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  #1  
Old 07-11-2012, 04:20 PM
hogarth hogarth is offline
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One sparrow giving a crumb to another sparrow

I was just outside eating a hamburger on a park bench and a bunch of sparrows came in front of me, looking for something to eat. I tossed them a few tiny crumbs and they seemed happy with that.

There was one thing I noticed, though: sometimes one sparrow would grab a crumb and feed it to another (adult, as far as I can tell) sparrow. What's the possible motivation for this? Would they be mother and son? Husband and wife? Sparrow-of-the-evening and client?
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  #2  
Old 07-11-2012, 04:30 PM
Dallas Jones Dallas Jones is offline
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What's the possible motivation for this?
That would be mating behavior. Birds do it, there is also something about bees.

You will not see the same food sharing in the winter.
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Old 07-11-2012, 04:58 PM
hogarth hogarth is offline
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I had a hunch it wasn't just altruism! Thanks.
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Old 07-11-2012, 05:06 PM
billfish678 billfish678 is offline
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Originally Posted by hogarth View Post
Husband and wife? Sparrow-of-the-evening and client?
There's a Pirates of the Caribbean joke in here somewhere.
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Old 07-12-2012, 01:36 AM
filling_pages filling_pages is offline
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I've heard that called tidbitting when chickens or quail do it.
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Old 07-12-2012, 01:48 AM
I_Know_Nothing I_Know_Nothing is offline
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They were probably babies grown up enough to look like adults. We had a sparrow mecca in our back yard and I saw this all the time. It's a little more obvious when there's more than one "juvenile" mobbing mom with open mouths.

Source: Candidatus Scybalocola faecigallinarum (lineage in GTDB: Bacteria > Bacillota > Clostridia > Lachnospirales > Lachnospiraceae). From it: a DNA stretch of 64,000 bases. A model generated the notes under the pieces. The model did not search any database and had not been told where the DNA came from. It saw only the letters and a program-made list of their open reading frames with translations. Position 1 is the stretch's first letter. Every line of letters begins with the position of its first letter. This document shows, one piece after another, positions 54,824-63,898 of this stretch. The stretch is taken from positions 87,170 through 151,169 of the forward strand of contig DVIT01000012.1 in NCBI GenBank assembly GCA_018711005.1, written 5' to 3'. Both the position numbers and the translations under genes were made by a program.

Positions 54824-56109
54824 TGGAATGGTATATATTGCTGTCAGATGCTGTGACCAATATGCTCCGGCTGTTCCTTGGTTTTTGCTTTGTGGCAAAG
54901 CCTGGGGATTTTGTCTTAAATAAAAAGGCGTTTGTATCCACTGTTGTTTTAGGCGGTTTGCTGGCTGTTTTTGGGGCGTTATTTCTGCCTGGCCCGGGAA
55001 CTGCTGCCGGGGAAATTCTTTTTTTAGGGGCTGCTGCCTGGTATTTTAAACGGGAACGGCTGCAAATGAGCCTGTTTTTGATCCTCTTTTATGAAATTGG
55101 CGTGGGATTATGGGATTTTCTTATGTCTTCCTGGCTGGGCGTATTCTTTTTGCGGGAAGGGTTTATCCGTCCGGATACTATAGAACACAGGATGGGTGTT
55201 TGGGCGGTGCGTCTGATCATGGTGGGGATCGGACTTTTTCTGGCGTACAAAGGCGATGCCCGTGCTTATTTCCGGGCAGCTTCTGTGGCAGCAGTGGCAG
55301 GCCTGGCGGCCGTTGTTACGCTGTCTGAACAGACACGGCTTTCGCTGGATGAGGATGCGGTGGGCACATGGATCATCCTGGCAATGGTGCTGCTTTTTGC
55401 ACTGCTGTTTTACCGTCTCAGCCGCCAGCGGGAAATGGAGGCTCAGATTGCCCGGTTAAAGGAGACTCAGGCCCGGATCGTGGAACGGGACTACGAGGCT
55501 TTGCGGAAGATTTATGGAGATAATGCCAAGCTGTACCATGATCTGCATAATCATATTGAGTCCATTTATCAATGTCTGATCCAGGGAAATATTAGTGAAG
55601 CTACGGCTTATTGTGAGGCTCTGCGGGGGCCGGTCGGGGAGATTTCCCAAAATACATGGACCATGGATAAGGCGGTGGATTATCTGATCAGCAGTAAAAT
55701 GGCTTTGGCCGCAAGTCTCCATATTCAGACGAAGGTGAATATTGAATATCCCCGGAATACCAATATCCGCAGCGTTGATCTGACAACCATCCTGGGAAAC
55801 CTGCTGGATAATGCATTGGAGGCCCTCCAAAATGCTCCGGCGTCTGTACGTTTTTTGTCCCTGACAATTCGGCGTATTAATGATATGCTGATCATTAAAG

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Old 07-12-2012, 01:53 AM
I_Know_Nothing I_Know_Nothing is offline
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Did it look like this
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Old 07-12-2012, 12:21 PM
hogarth hogarth is offline
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Originally Posted by I_Know_Nothing View Post
They were probably babies grown up enough to look like adults. We had a sparrow mecca in our back yard and I saw this all the time.
I suppose it's possible, although the second sparrow certainly didn't have any mobility problems hopping around on the sidewalk or flying away when people walked by. I.e., he/she seemed perfectly capable of feeding himself/herself.
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Old 07-12-2012, 01:37 PM
AndrewL AndrewL is online now
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Originally Posted by hogarth View Post
I suppose it's possible, although the second sparrow certainly didn't have any mobility problems hopping around on the sidewalk or flying away when people walked by. I.e., he/she seemed perfectly capable of feeding himself/herself.
That's normal. The hatchling leaves the nest as soon as it is physically able to fly, but still hangs around and begs food from its parents for as long as they'll put up with it.
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Old 07-12-2012, 01:38 PM
RedSwinglineOne RedSwinglineOne is offline
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Originally Posted by I_Know_Nothing View Post
They were probably babies grown up enough to look like adults.
This. I don't know about sparrows, but doves are very nearly full size by the time they leave the nest. (I have a nest just outside my front window.) Looking at them on the ground you would not assume they were babies.
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Old 07-12-2012, 02:03 PM
fiddlesticks fiddlesticks is online now
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Here in San Antonio the major local bird is the great-tailed grackle. One funny behavior I've seen is what I assume are juveniles hopping around on the ledges of the windows at my office with their mouths open towards the window. They're begging for food from their own reflection.
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Old 07-12-2012, 10:55 PM
hogarth hogarth is offline
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Originally Posted by I_Know_Nothing View Post
Did it look like this
Sort of. Around 0:30, it looks like one bird is dropping a crumb in the other bird's mouth, as I saw. But in my case, the feeder was darting around picking up the crumb and the feed-ee was just sitting there. Then the feeder hopped over to the feed-ee, the feed-ee opened its mouth, and the feeder dropped the crumb in.
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